In re-casting the regional planning guidelines within an economic strategy the assemblies could begin to provide for more focused local direction in areas such as economic development, public service planning and the requirement for the relevant departments and agencies to participate in the preparation of the strategies along with ensuring their compliance within their own business planning does suggest that for the first time, a regulatory obligation will be placed on such agencies to adhere to regional policy priorities and not just their own specific statutory obligations. Such thinking has long been called for by many commentators as well as local political and development interests and it does suggest a somewhat operational environment for many national bodies along with their local authority counterparts.

What remains to be addressed is the detail of how such change can be applied. This is to be developed by the Department of the Environment, Community and Local Government in conjunction with the Department of Jobs, Enterprise and Innovation, Enterprise Ireland and other relevant interests. In broad terms however it is envisaged that there will be a mandatory obligation on all relevant public bodies to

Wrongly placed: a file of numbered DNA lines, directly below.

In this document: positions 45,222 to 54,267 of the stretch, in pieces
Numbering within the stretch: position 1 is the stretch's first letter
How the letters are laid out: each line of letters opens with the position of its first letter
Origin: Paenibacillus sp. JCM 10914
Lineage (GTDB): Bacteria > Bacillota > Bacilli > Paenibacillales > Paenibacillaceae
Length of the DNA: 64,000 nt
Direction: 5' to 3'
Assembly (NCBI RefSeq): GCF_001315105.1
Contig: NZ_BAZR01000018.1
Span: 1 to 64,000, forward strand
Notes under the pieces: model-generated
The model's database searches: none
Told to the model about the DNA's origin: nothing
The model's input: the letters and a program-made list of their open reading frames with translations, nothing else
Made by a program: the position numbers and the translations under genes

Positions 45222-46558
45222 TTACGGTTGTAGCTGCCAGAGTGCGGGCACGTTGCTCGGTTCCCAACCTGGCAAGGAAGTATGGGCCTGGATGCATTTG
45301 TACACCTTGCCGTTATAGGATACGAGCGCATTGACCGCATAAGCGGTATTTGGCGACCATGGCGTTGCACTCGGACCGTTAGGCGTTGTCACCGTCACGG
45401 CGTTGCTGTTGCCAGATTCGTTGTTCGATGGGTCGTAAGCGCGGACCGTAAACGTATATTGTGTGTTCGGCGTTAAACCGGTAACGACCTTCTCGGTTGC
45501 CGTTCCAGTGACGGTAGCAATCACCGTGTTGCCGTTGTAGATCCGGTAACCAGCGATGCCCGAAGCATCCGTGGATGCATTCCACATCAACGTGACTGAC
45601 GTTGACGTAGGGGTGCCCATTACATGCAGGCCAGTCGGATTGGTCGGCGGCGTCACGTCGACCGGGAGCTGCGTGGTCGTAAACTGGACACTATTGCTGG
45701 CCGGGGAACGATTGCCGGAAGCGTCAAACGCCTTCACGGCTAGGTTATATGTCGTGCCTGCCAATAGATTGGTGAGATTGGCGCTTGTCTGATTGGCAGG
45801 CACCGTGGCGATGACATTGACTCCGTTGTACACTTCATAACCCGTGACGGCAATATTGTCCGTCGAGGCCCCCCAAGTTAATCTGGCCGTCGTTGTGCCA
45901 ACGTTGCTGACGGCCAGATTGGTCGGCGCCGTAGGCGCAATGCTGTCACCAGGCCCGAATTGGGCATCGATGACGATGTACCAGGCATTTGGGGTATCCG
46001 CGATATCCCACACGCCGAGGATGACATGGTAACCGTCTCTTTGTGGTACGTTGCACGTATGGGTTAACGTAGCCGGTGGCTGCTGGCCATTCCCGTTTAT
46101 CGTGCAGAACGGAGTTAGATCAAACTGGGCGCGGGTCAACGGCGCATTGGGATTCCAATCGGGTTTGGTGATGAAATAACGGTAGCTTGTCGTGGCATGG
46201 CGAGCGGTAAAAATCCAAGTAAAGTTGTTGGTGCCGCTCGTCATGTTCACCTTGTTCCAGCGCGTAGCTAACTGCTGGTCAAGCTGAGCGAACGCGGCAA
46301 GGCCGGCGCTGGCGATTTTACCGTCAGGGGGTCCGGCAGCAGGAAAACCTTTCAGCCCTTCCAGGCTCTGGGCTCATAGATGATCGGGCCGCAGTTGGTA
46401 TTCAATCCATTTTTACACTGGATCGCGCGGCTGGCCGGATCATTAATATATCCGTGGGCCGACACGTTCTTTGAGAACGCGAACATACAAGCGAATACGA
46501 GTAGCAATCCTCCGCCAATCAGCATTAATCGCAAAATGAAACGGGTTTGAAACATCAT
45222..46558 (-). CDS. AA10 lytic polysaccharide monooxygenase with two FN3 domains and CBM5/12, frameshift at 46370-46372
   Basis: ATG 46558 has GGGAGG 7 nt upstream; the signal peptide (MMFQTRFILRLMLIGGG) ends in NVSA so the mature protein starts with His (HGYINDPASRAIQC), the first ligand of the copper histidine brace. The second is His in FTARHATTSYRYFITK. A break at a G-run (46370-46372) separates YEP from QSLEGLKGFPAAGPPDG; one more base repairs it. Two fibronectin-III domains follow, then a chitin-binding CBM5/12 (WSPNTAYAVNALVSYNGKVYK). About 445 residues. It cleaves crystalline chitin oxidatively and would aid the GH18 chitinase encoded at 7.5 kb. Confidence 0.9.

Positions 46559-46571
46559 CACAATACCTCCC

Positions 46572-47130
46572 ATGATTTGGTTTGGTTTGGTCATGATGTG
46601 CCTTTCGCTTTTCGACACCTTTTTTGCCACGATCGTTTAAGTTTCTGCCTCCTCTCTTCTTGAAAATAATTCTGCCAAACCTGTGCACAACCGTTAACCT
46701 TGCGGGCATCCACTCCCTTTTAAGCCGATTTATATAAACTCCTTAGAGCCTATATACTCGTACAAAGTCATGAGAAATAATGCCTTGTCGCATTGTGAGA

1. Input into and participate fully in the development of regional strategies every 5-6 years
2. Set clear targets for activities and outcomes consistent with the regional strategy, and
3. Be accountable to the regional assemblies though appropriate reporting.

A critical new role for the assemblies will be in providing an oversight of local government performance, traditionally a weakness of the local government system in Ireland, relative to other OECD countries. In doing so there is an appreciation that a bridge between local and national policy is a necessary feature of public policy in Ireland. This can be established, as is the case in other countries, if the necessary institutional arrangements are put in place and underpinned by establishing relevant performance standards which are centred on achieving agreed policy outcomes rather than simply reporting on simplistic outputs, a criticism which has legitimately being made of the approach to performance under New Public Management.

It seems that the policy statement is seeking to create a transparent framework for citizen based accountability and, in effect, a new and separate mechanism for knowing whether local and national policy expectations are being met by those charged with their delivery.